Core Question 3: Finding Tara's Voice

In Westover’s childhood, good daughters are obedient, stoic, and submissive to patriarchal figures. Over time, she defies her parents’ ideals first in subtle ways and then later in substantial ways. Perhaps the greatest defiance to her childhood is writing and publishing such a vulnerable memoir. Tara Westover eventually finds her voice and wields it to become her own narrator and historian.

Westover writes, “My life was narrated for me by others. Their voices were forceful, emphatic, absolute. It had never occurred to me that my voice might be as strong as theirs.”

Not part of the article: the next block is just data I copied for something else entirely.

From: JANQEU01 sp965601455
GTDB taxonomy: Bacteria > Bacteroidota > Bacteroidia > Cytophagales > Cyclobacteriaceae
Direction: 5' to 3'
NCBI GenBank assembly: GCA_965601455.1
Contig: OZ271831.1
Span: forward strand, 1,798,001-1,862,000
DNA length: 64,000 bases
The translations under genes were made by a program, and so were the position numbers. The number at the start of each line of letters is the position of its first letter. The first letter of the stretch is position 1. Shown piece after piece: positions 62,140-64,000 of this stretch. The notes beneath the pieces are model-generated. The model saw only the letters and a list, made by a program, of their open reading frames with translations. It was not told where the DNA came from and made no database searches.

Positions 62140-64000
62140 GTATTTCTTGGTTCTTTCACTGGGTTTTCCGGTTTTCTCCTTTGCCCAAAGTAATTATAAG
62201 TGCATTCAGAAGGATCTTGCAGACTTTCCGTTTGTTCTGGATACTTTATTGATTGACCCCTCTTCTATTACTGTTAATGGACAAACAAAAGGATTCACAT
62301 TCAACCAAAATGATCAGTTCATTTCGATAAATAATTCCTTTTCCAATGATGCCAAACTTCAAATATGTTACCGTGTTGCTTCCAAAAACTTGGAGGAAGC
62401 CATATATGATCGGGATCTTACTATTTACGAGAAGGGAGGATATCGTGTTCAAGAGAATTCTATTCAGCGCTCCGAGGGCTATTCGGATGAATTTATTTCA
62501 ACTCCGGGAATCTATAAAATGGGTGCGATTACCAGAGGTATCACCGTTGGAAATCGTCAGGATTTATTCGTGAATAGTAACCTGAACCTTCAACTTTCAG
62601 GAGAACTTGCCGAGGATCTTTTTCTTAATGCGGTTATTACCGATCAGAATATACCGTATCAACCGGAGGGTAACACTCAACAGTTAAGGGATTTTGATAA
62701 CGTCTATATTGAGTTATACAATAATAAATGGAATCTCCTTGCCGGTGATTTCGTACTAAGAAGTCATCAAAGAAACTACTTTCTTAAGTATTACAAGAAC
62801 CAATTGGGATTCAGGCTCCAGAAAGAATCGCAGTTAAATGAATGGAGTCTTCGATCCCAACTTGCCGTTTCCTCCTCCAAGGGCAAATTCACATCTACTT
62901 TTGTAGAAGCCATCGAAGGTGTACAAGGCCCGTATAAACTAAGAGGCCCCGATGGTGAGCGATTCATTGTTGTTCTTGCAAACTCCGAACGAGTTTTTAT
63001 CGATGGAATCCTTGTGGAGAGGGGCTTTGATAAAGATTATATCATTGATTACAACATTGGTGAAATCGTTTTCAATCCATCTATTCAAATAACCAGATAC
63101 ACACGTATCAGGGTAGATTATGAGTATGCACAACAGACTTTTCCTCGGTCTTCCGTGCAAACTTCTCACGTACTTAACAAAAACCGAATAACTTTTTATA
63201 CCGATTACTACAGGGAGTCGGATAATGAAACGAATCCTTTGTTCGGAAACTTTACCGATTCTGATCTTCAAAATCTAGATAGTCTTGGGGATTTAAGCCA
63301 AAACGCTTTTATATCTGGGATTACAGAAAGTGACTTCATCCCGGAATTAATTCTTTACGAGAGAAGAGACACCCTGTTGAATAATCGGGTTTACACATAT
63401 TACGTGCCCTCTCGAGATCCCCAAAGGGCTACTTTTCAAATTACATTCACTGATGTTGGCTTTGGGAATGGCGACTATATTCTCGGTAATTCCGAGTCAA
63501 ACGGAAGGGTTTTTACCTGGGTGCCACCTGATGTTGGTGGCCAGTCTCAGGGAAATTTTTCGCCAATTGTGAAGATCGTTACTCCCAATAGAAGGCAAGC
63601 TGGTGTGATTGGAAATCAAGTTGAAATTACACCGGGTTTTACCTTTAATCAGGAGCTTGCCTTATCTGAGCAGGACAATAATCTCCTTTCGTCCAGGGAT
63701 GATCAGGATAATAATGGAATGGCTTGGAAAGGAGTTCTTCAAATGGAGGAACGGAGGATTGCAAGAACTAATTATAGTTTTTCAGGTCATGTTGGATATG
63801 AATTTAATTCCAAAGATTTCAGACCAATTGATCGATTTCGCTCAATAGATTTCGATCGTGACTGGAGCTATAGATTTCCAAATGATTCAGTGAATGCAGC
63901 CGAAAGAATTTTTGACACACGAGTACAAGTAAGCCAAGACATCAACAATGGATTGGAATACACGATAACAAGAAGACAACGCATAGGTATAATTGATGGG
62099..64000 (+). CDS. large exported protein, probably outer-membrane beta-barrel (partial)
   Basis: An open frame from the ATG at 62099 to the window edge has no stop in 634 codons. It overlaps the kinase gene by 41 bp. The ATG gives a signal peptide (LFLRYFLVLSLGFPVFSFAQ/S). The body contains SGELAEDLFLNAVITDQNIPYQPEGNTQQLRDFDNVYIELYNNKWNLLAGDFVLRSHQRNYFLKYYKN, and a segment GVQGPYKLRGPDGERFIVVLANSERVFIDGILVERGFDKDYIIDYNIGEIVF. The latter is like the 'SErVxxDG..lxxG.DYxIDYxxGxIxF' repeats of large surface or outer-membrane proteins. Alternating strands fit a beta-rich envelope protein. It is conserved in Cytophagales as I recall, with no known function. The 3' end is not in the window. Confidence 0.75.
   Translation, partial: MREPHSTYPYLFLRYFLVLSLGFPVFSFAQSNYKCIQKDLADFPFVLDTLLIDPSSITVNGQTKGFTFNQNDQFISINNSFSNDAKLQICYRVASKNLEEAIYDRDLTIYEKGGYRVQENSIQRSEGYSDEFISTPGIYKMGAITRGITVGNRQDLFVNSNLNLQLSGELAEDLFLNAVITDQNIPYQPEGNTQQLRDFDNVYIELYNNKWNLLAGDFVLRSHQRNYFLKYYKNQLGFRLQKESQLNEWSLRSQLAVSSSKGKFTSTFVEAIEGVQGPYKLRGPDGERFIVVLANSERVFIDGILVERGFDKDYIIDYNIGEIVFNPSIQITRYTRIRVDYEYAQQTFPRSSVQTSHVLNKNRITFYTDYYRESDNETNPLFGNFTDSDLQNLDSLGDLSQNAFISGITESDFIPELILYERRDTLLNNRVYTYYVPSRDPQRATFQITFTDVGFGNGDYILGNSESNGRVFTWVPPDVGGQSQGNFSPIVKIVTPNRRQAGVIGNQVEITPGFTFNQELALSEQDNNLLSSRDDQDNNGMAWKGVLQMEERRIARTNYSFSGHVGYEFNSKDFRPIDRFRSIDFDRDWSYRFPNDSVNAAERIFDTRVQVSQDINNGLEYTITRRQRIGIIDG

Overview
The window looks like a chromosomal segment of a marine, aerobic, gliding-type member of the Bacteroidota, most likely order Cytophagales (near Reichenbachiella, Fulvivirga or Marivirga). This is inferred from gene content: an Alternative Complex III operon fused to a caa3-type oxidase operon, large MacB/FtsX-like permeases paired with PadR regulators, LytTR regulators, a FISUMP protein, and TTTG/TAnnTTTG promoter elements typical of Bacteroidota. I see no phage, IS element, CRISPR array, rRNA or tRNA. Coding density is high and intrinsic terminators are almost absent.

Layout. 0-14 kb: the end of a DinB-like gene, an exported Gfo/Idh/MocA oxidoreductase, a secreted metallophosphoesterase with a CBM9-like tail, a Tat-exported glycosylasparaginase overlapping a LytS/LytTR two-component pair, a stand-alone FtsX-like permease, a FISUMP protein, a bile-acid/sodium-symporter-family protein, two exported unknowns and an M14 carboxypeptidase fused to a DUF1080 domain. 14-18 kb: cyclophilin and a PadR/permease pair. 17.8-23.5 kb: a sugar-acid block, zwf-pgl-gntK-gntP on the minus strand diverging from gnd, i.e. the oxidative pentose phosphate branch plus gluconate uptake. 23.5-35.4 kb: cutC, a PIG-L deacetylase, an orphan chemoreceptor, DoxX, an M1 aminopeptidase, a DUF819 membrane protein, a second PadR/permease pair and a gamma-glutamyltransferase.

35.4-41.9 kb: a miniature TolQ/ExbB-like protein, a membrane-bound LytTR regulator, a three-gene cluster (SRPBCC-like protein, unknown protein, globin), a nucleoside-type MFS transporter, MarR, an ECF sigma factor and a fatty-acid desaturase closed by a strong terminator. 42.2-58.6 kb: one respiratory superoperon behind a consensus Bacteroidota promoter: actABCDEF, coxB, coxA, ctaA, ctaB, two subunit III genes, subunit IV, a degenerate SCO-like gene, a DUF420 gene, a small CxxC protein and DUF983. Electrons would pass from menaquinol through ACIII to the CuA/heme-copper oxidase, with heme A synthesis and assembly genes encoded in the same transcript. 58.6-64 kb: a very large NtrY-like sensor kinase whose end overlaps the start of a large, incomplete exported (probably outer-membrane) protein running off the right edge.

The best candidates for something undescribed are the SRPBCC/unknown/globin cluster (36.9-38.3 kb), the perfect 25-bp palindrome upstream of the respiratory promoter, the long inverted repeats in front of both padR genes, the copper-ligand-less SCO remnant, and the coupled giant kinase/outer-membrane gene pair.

Consider the scenes when Tara keeps silent to protect others, preserve the status quo, or avoid pain. Do you see any patterns between the moments of silence? Consider the scenes when Tara uses her voice in a bold way. Which scene stands out to you the most and why?